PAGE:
Stop me if you've heard this before: Saints/Falcons game starts with a Falcons three and out, followed by a blocked punt and a Saints touchdown. Familiar? I'm sure Saints fans know EXACTLY what I'm talking about. As intense as this rivalry is and for a prime time Thanksgiving game, Mercedes Benz Stadium sure did sound a lot like the Mercedez Benz Superdome. Atlanta and New Orleans don't like each other as cities, which makes this rivalry even more red hot. I understand their team was 3-8 coming into this game, but to let "Who Dat" chants and cheers for the visiting team break out all game long? That would NEVER happen in New Orleans! Clinching the division and a playoff berth before December is impressive, but there's more work to do. Up next for the Saints is a battle for the #1 seed in the NFC against the 49ers in New Orleans. That should be one helluva game!

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CJ Stroud seems likely to be the Texans' pick. Composite image by Brandon Strange.

With two weeks left until the 2023 NFL Draft, it sounds like the Carolina Panthers are zeroing in on taking Bryce Young with the No. 1 pick.

While rumors and speculations always ramp up this time of year, what would it look like if the Panthers indeed took Young and the Houston Texans opted to take Ohio State quarterback C.J. Stroud with the No. 2 overall pick?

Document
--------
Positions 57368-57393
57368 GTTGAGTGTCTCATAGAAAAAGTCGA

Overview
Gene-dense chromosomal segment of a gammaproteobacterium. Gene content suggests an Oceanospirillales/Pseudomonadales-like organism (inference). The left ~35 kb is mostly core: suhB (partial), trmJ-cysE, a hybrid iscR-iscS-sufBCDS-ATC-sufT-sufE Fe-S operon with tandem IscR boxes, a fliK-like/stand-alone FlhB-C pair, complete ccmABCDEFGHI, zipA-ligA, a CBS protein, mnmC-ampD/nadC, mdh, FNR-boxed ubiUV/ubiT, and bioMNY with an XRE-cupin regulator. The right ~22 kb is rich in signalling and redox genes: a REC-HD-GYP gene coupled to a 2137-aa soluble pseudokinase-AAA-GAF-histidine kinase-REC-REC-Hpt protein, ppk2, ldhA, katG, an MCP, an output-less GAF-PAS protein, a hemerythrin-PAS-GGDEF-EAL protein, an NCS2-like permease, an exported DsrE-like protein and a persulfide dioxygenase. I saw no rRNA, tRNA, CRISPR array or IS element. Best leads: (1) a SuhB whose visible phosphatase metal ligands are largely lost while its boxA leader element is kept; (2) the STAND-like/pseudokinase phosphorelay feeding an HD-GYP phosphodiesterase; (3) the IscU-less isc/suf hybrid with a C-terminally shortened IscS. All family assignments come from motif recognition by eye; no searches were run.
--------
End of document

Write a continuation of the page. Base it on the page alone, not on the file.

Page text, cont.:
Having the second-option at quarterback in this year’s draft will cause a few certainties for the Texans. The first will be that Houston fans will be polarized on the decision to take Stroud. Some will feel like the Texans settled for a need and made the wrong choice, while others will argue the team ended up with the best prospect in the draft.

The next thing that will be unavoidable will be the comparisons.

From the moment all the quarterbacks leave Kansas City, especially for Young and Stroud if they go No. 1 and No. 2, their careers will forever be linked by not only the fan bases of their new respective teams but NFL followers all over the country.